[[Click through to the Bulletin for full content]]

07/30/2015 12:26 PM
The Frenchest of the French – 5 Alsatians to Fall in Love With
  Don’t be fooled by its long history of passbacks between France and Germany – Alsace is inarguably French. So French that French people even ...

07/30/2015 12:00 PM
Whiskey For The Craft Beer Lover
Featured Contributor Danielle Cherrick @SocialSippers There is a large following in the craft beer world and an even larger following in the world of whiskies, but the two really aren’t worlds apart. Whiskey and beer, although they are completely different kinds of alcohol, they are more similar than you may think. The fermentation of whiskey and beer are very similar, as well as the aging processes, and if you really are passionate about what goes into beer you can easily match up similar flavors. If you’re a…

07/30/2015 11:45 AM
Patent No. 3749004A: Apparatus For Crushing And/Or Compacting
Today in 1973, US Patent 3749004 A was issued, an invention of William G. Pagdin and Charles F. Constable, assigned to the Schlitz Brewing Co., for their “Apparatus for Crushing and/or Compacting.” There’s no Abstract, although in the description it includes this summary: The invention...

[[Click through to the Bulletin for full content]]

07/30/2015 11:25 AM
Newest Release from Domaine M & S Ogier – 2012 Côte-Rôtie ‘Le Village’
Domaine M & S Ogier – 2012 Côte-Rôtie ‘Le Village’ Where: Côte-Rôtie, Northern Rhone, France Price: $82 Stéphane Ogier wows the wine world yet again ...

07/30/2015 11:18 AM
East Albuquerque has a new brewery—Quarter Celtic Brew Pub
Albuquerque Business First (blog) East Albuquerque has a new brewery—Quarter Celtic Brew Pub Albuquerque Business First (blog) It may be hidden from the main road and away from the typical brewery corridor, but the owners of Albuquerque's next brewery say a trip off the beaten path to their new brew pub will be well worth it. Bro ...

07/30/2015 11:08 AM
Jade IPA – An Extra, or Star of the Show?

Review by: Cory Smith Sometimes when you get into craft beer, you end up getting into beer trading.  If you don’t know what I mean, beer trading is two people agree to swap beers from outside of their own distribution areas in order to try things they normally could never get their hands on.  When trading,

The post Jade IPA – An Extra, or Star of the Show? appeared first on The Brew Review Crew.



07/30/2015 11:01 AM
Beer Birthday: Tom Peters
My good friend Tom Peters, one of the owners of Monk’s Cafe and Belgian Beer Emporium in Philadelphia, Pennsylvania, turns 61 today. His enthusiasm for and promotion of Belgian beer has few equals. A couple of years ago, I was privileged to travel through France and Belgium with Tom, which...

[[Click through to the Bulletin for full content]]

07/30/2015 10:36 AM
Patent No. 1138251A: Mash-Filter Plate
Today in 1915, US Patent 1138251 A was issued, an invention of Joseph Schaefer, for his “Mash-Filter Plate.” There’s no Abstract, although in the description it includes this summary: My invention relates to mash filters adapted for use in the arts of brewing, distilling or in the...

[[Click through to the Bulletin for full content]]

07/30/2015 09:00 AM
Brewery Release: WA: Get It Now ... Ghost Runners Duathlon Black IPA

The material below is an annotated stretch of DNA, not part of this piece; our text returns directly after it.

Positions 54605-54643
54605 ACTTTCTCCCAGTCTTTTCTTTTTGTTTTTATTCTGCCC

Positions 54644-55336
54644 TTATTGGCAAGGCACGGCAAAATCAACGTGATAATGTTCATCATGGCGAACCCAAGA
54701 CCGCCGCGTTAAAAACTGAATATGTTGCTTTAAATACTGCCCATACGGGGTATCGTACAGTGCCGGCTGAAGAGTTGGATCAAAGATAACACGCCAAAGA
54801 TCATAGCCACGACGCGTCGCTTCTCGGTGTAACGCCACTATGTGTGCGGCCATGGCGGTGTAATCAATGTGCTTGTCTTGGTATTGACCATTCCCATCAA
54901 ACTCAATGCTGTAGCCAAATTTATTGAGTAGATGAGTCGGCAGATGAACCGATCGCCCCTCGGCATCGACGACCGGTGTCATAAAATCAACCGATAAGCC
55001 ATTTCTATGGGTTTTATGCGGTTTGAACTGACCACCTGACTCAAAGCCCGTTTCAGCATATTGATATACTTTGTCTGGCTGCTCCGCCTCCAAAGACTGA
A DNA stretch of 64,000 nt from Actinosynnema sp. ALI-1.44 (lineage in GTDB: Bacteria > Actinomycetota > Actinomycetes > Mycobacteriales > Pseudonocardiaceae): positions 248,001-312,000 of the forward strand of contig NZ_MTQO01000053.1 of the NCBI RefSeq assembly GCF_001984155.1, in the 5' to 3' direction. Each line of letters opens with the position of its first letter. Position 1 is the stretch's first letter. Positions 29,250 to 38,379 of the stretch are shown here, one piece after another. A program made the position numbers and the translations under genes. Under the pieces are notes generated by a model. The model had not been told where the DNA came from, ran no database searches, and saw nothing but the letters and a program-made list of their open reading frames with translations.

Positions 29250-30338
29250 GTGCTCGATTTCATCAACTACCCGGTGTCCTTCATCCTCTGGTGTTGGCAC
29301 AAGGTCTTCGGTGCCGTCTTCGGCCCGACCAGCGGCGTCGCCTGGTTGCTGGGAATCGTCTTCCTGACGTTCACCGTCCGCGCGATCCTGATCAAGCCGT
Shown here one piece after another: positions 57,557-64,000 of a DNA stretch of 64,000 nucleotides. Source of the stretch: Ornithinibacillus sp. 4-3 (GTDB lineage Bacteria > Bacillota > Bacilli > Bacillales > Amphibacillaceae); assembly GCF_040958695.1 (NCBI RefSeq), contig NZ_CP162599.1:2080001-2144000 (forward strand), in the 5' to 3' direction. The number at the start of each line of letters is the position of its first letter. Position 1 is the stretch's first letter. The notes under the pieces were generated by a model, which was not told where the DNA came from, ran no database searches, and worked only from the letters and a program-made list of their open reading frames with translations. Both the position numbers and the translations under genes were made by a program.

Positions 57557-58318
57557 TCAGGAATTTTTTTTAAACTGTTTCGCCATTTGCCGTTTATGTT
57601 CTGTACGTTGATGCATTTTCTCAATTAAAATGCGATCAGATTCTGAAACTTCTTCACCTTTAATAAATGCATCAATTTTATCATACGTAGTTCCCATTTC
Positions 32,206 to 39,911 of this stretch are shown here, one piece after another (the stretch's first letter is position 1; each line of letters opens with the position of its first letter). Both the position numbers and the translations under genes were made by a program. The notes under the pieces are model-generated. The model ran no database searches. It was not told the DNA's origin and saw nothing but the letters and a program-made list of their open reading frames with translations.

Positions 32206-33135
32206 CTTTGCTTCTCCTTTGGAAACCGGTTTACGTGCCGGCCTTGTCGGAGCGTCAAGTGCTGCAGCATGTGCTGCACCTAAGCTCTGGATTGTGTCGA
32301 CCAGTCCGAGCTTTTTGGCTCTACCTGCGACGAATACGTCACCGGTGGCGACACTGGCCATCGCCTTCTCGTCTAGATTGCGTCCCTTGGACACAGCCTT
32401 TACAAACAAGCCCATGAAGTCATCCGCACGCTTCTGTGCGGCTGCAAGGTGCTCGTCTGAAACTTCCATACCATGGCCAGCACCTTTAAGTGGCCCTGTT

Press Release

image of Ghost Runners logo, courtesy Ghost Runners Brewery

VANCOUVER, WASHINGTON ... - Ghost Runners Brewery is pleased to announce the release of Duathlon Black IPA, a beautifully balanced Northwest IPA united with the tradition of Old World English Ales.

Duathlon is a dry Black IPA with a clean and bright beginning, medium mouth-feel, mild roast, and a bold hoppy finish. Duathlon incorporates a premium grain bill including Munich, Maris Otter, and Canadian Honey malts. A similar grain profile to Ghost Runners Brewery’s popular Hellacious Repeats Double IPA gives Duathlon a dramatic start. CARAFA Special Type 3, Black Patent, and Chocolate malts are added to marry the IPA with the tradition of an English Ale. To balance the multi-layered malt bill, Duathlon introduces a flavorful hop profile to include UK Magnum, NW Chinook, and Warrior hops. It’s fermented with a traditional English ale yeast. Duathlon victoriously unites the flavors of a Northwest IPA and an Old English Ale like an athlete transitions between running and cycling.

Duathlon Black IPA will be available in the Ghost Runners Brewery tap room at 4216 NE Minnehaha St, Ste. 108 in Vancouver, WA beginning Thursday July 30th and at the Vancouver Brewfest August 7th - 9th.  

About Duathlon Black IPA
ABV: 6%
IBU: 78
Availability: Draft
Distribution:  Big River Distributors to SW Washington; Great Micros Wholesale to Spokane; Orcas Distributing to Seattle Metro

About Ghost Runners Brewery

Ghost Runners Brewery is a commercial craft brewery with tasting room in Vancouver, Washington, founded in 2012 by brewers Jeff Seibel and Rob Ziebell. The running inspired brewery features several handcrafted brews including 5K IPA, Boston Irish Red Ale, Negative Split Stout, Pace Breaker OPA, Hellacious Repeats Double IPA, Cross Country Red Kolsch, and Strong Leg Stout. Every exceptional creation is handcrafted with high-quality grain and premium hops and distributed throughout the state of Washington. For more information on Ghost Runners Brewery, please visit www.ghostrunnersbrewery.com or the company’s social media sites Facebook and Twitter.


07/30/2015 08:50 AM
Big News on the Beer Bottle Front